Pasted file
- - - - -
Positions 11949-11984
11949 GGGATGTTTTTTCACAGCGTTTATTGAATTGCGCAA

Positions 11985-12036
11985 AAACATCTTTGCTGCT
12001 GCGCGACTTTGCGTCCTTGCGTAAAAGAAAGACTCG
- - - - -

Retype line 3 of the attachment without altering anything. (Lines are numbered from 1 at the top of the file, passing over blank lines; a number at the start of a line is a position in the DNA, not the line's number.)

Positions 11985-12036